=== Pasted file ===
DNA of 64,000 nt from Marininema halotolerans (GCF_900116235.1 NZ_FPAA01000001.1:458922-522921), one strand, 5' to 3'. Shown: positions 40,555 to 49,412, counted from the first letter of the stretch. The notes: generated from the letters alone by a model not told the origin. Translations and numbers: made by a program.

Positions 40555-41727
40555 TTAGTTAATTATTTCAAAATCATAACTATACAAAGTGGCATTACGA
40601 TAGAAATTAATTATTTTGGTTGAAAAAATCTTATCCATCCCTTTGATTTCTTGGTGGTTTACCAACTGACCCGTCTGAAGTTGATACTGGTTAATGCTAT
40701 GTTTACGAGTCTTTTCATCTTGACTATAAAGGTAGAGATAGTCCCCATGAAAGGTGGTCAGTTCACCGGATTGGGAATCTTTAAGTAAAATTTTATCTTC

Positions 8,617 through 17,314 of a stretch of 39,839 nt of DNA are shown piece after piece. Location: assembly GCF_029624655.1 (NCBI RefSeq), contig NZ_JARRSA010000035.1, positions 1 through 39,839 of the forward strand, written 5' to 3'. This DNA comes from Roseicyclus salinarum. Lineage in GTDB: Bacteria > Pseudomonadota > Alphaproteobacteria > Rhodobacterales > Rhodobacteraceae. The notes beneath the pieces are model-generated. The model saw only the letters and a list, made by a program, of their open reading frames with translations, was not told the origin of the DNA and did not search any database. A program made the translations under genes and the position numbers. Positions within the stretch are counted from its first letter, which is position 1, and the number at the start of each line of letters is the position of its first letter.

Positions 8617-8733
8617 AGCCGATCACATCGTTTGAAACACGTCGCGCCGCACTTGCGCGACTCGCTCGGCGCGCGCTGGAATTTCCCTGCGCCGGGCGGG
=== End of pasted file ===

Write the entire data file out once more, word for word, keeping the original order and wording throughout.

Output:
DNA of 64,000 nt from Marininema halotolerans (GCF_900116235.1 NZ_FPAA01000001.1:458922-522921), one strand, 5' to 3'. Shown: positions 40,555 to 49,412, counted from the first letter of the stretch. The notes: generated from the letters alone by a model not told the origin. Translations and numbers: made by a program.

Positions 40555-41727
40555 TTAGTTAATTATTTCAAAATCATAACTATACAAAGTGGCATTACGA
40601 TAGAAATTAATTATTTTGGTTGAAAAAATCTTATCCATCCCTTTGATTTCTTGGTGGTTTACCAACTGACCCGTCTGAAGTTGATACTGGTTAATGCTAT
40701 GTTTACGAGTCTTTTCATCTTGACTATAAAGGTAGAGATAGTCCCCATGAAAGGTGGTCAGTTCACCGGATTGGGAATCTTTAAGTAAAATTTTATCTTC

Positions 8,617 through 17,314 of a stretch of 39,839 nt of DNA are shown piece after piece. Location: assembly GCF_029624655.1 (NCBI RefSeq), contig NZ_JARRSA010000035.1, positions 1 through 39,839 of the forward strand, written 5' to 3'. This DNA comes from Roseicyclus salinarum. Lineage in GTDB: Bacteria > Pseudomonadota > Alphaproteobacteria > Rhodobacterales > Rhodobacteraceae. The notes beneath the pieces are model-generated. The model saw only the letters and a list, made by a program, of their open reading frames with translations, was not told the origin of the DNA and did not search any database. A program made the translations under genes and the position numbers. Positions within the stretch are counted from its first letter, which is position 1, and the number at the start of each line of letters is the position of its first letter.

Positions 8617-8733
8617 AGCCGATCACATCGTTTGAAACACGTCGCGCCGCACTTGCGCGACTCGCTCGGCGCGCGCTGGAATTTCCCTGCGCCGGGCGGG